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Bankruptcy Headlines

California Looks for a Fix for the Wildfire Problem That Burned PG&E

California is going to start trying to figure out how to keep another one of its utilities from going bankrupt, Bloomberg News reported. PG&E Corp., the state’s largest power company, has already made a chapter 11 filing to deal with an estimated $30 billion in liabilities from wildfires that its equipment may have ignited. And its peers — Edison International’s Southern California Edison and Sempra Energy’s San Diego Gas & Electric — are just one deadly blaze away from similar ruin if a commission set up by California lawmakers can’t come up with a fix. The panel is scheduled to hold the first in a series of public meetings on Monday. Ratings companies including S&P Global Ratings have already warned that SoCalEd and SDG&E are at risk of having their credit downgraded to junk before the start of the wildfire season in June unless lawmakers take concrete steps to address a legal doctrine known as inverse condemnation. It holds a utility responsible for damages if its equipment ignites a blaze. Citigroup Inc. said in a note this week that legislation may be passed in the next two to three months, citing conversations with officials in Sacramento. Read more

In related news, PG&E Corp. yesterday extended the deadline by which investors must file paperwork if they want to install their directors on the board, Reuters reported. Investors will now have until March 1 to nominate director candidates, the utility said in a regulatory filing here early on Thursday only hours before its original deadline was set to expire on Feb. 21. Last month, PG&E shareholder BlueMountain announced plans to try and unseat all board members, criticizing the company for filing for chapter 11 protection, a move it called unnecessary and harmful to investors. The New York-based hedge fund, which owns roughly 8 million shares of PG&E, said last week that it was ready to announce its director candidates by the Feb. 21 deadline. Read more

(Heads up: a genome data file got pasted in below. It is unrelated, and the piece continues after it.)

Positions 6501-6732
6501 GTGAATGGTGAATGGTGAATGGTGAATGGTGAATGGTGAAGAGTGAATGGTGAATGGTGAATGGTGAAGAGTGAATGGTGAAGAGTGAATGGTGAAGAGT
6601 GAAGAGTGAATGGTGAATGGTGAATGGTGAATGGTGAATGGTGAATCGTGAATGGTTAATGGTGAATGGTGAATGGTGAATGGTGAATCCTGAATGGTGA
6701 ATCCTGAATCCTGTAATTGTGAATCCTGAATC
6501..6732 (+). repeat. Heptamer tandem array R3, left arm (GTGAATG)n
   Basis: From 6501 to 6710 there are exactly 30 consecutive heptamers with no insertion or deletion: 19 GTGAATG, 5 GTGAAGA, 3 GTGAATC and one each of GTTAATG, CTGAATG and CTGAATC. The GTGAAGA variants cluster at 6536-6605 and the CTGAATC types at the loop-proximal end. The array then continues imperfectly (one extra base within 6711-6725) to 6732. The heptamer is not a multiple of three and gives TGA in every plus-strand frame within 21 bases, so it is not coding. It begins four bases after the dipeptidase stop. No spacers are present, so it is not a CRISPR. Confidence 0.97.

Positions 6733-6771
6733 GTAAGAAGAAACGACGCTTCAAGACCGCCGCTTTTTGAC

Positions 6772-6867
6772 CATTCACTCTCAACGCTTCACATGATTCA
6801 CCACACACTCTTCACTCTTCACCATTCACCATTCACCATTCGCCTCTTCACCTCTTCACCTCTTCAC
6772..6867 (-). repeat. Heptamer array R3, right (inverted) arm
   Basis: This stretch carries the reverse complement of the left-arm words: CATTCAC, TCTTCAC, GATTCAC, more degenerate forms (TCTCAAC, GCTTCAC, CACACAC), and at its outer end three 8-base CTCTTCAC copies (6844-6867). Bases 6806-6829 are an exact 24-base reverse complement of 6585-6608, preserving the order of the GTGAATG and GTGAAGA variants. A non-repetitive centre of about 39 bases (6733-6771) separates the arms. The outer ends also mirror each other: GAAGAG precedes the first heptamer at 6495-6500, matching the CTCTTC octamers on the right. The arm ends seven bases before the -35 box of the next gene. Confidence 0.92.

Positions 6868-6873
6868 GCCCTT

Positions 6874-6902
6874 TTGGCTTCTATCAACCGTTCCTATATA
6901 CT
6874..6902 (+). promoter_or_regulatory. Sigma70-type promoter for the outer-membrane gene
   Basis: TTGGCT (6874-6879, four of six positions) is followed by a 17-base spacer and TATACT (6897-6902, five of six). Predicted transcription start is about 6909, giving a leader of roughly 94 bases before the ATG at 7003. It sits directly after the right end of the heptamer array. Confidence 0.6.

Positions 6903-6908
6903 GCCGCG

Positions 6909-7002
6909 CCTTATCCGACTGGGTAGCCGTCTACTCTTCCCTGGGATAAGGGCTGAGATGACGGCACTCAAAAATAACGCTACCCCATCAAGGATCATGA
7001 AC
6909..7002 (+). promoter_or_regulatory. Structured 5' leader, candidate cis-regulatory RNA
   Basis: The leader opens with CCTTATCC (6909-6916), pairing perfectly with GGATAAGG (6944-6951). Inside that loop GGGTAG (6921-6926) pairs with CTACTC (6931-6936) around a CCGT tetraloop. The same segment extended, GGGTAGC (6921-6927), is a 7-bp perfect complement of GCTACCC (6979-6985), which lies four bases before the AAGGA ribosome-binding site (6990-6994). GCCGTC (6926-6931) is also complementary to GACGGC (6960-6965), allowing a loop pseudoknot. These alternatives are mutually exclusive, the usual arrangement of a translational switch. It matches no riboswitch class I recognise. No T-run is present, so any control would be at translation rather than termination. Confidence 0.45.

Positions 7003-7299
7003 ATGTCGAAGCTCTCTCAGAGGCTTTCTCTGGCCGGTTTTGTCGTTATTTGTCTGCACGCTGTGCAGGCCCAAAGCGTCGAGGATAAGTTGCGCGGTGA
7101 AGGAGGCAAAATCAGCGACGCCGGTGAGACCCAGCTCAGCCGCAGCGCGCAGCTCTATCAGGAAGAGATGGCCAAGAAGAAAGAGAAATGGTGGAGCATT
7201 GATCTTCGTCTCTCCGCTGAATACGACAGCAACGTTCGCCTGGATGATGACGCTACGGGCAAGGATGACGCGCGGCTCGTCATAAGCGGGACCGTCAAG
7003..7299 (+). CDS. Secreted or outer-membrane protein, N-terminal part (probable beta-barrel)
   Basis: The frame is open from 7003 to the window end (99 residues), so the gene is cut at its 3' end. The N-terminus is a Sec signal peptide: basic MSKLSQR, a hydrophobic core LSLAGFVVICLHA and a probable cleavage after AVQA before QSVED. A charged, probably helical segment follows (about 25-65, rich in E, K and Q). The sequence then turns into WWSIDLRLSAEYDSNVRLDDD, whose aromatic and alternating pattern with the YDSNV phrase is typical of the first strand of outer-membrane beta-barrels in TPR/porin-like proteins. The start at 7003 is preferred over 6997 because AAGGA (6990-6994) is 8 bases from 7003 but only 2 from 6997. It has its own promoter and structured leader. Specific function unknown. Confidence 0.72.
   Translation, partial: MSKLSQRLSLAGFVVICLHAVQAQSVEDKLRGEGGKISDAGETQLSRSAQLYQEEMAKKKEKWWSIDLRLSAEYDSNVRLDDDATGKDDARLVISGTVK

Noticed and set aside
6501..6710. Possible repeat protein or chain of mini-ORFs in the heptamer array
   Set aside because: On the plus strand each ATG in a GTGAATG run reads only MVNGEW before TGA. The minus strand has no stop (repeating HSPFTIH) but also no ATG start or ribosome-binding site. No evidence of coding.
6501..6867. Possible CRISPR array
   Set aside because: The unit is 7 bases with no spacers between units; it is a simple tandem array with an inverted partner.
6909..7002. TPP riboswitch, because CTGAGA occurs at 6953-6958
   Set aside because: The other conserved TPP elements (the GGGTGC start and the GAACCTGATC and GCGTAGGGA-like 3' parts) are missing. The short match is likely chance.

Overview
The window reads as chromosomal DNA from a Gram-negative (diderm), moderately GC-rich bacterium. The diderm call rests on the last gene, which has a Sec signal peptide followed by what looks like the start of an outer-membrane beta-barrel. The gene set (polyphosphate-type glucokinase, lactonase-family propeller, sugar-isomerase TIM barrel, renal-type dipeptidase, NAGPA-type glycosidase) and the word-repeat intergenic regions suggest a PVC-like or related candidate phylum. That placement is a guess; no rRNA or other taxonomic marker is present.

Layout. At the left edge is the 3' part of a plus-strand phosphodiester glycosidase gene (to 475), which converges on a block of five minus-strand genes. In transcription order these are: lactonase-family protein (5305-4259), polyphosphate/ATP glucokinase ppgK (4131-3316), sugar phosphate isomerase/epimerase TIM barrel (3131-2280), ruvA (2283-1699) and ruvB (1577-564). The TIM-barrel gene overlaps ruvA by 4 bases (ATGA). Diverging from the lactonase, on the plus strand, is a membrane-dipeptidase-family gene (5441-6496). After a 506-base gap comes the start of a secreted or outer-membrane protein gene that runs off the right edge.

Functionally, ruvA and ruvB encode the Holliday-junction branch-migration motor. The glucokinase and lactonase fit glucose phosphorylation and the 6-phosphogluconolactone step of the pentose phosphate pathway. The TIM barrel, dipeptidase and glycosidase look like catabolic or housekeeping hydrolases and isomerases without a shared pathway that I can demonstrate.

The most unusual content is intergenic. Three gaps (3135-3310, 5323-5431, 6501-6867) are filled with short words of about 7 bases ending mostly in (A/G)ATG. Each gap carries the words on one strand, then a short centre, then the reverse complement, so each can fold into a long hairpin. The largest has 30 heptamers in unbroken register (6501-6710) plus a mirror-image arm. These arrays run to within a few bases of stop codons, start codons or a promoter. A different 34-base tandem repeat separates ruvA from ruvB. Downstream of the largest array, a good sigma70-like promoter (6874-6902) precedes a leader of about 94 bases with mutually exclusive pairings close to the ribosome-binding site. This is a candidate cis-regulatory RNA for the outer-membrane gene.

Citibank: Windstream Likely to File for Bankruptcy By Mid-March

Windstream Holdings Inc., the rural broadband provider that recently lost a legal battle with hedge fund Aurelius Capital Management, is likely to file for bankruptcy by mid-March, a Citibank NA report said on Wednesday, WSJ Pro Bankruptcy reported. In a research note, Citibank analysts David Phipps and Tony Deng said last week’s judgment in favor of Aurelius will likely trigger defaults on the company’s debt next month. They said a Windstream bankruptcy could last more than one year. A Windstream spokesman said Thursday the company is considering “all potential alternatives to maximize value for its stakeholders, maintain sufficient liquidity, and preserve the company’s long-term potential.” U.S. District Judge Jesse Furman ruled Feb. 15 that Windstream defaulted on its debt when it spun off its fiber-optic business, and the judge also awarded bondholder Aurelius more than $310 million in principal plus interest. Aurelius, the hedge fund run by ex-bankruptcy lawyer Mark Brodsky, had claimed Windstream Services, a subsidiary of publicly traded Windstream Holdings, defaulted on its bonds when it spun off its fiber-optic cable network into a new company called Uniti Group Inc. in 2015.

San Antonio Tech Company Files for Bankruptcy over Sales Taxes Dispute